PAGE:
This weekend I’ve got a very special treat for you. A good friend and colleague of mine Scott ‘the Convict’ Phillips is making a rare appearance here on Evil Speculator. Truth be told he has graciously agreed to cover for me for one week while I am fleeing the rambunctious madness of the Las Fallas festivities down here in beautiful Valencia, Spain. And not only that – it gets better. He has decided to start from scratch and teach all of you step by step how to get your game to the next level.
Now, IF you have been consistently banking coin for the past three/four years without major draw downs then move right along. Most likely you will not learn anything new this week. For the remaining 95% of you I strongly suggest you sharpen your pencils and pay attention all week. For the Mole will be back on the 17th and there will be tests! 😉
This is Scott. I’m not back, I’m taking over from Mole for a week so he can take a break. The poor bastard does so much stuff for me, it is the least I can do. Since I decided to stop contributing here at Evilspeculator Mole and I have been working hard on our systems and my own trading, and I’ve been making huge leaps in performance, having glimpses of the kind of super performance which is possible. Last year I had the opportunity to meet several traders who I regard as genuinely expert, in different trading fields – I was able to observe and model the commonality between them and realized that I was personally some way short of the minimum level I would regard as acceptable in terms of trading competence.
Yes you heard that right. I realized I was WAY behind the level I needed to be to achieve my goals in all areas, and decided to start again, from a beginners mind perspective and work hard in a systematic fashion to get my trading to the next level. Nobody (yes nobody at all) here was doing the things I now believe are necessary for long term superperformance so my participation here on the blog became not only a waste of time, but a counterproductive sop to my ego.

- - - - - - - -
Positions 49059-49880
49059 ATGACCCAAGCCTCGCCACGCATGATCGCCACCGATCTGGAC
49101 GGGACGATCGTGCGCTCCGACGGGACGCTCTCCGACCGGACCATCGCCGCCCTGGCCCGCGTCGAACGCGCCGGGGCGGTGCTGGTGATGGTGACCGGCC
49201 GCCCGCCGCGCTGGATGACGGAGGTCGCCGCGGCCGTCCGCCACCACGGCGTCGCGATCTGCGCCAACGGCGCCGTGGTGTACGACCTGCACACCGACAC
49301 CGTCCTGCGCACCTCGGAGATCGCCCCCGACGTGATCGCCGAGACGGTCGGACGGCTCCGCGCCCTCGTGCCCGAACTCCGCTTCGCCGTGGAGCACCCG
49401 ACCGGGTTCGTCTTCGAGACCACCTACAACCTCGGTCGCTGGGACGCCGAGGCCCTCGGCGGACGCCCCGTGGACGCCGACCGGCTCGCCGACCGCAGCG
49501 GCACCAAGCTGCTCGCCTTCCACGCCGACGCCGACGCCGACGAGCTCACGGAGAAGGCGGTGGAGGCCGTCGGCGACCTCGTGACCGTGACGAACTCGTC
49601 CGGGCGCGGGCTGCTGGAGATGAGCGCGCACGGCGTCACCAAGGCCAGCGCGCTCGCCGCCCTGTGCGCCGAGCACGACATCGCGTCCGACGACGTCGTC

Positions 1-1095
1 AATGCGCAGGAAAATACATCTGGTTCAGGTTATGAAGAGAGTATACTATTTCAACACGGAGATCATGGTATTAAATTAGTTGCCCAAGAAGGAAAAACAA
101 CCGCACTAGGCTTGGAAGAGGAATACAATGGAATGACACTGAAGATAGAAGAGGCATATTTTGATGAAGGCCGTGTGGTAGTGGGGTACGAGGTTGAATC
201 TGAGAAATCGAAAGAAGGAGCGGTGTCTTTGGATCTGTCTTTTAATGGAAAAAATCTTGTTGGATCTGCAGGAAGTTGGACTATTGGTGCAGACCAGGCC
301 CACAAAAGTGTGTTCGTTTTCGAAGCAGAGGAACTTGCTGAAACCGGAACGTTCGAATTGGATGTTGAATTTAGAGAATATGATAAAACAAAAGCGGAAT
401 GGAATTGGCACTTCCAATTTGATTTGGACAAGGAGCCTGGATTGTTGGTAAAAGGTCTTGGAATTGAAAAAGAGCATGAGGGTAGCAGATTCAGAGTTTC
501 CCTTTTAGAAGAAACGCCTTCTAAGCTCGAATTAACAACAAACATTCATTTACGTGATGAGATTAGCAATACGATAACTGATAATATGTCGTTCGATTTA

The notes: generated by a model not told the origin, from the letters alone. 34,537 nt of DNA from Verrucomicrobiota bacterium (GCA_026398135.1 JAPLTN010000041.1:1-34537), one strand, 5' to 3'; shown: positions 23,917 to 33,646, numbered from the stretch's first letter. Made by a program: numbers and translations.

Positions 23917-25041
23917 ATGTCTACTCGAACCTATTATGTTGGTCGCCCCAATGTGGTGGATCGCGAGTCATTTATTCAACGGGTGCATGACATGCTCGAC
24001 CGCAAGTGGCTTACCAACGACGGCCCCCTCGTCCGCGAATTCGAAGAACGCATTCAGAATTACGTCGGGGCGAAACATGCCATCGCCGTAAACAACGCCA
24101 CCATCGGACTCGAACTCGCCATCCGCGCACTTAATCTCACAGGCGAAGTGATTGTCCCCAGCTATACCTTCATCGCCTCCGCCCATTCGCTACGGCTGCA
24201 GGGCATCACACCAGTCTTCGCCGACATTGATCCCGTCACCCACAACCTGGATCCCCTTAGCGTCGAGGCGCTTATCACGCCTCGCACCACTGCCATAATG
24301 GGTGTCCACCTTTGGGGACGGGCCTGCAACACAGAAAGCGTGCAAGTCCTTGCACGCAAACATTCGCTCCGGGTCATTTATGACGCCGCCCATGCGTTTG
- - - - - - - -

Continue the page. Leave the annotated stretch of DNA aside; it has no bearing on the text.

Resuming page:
Anyway, it seems that most of you are at least heading in the direction of
- Losing the directional bias
- Using setups consistently
- Using consistent money management, and campaign management (for example the Protect-R Ivan invented which Mole sometimes uses)
And I know most of you have made all the usual mistakes. Joining a team (the bear team or the bull team) , not using stops, listening to gurus (I actually subscribed to Prechter at one point), being stuck in a trade, being attracted to counter trend trades, letting a trade become an investment, revenge trading, trading options when you can’t trade stocks well, reading opinions which reinforce your own so you don’t have to face emotional pain…. it’s good you’ve got those all out of the way (I know I have).
This is good. This is enough to stem the worst of the bleeding in your account. However, sadly, it is not enough to prosper long term or achieve the kind of performance you should be aspiring to. Simply not being bear-biased like our friends at that other blog is nowhere near enough to survive and a long way from prospering. I know you are all patting yourselves on the back that you aren’t beartards anymore (but wouldn’t you just LOVE to see Bernanke burnt at the stake and it all come crashing down, go on – admit it) but that is truthfully just the start.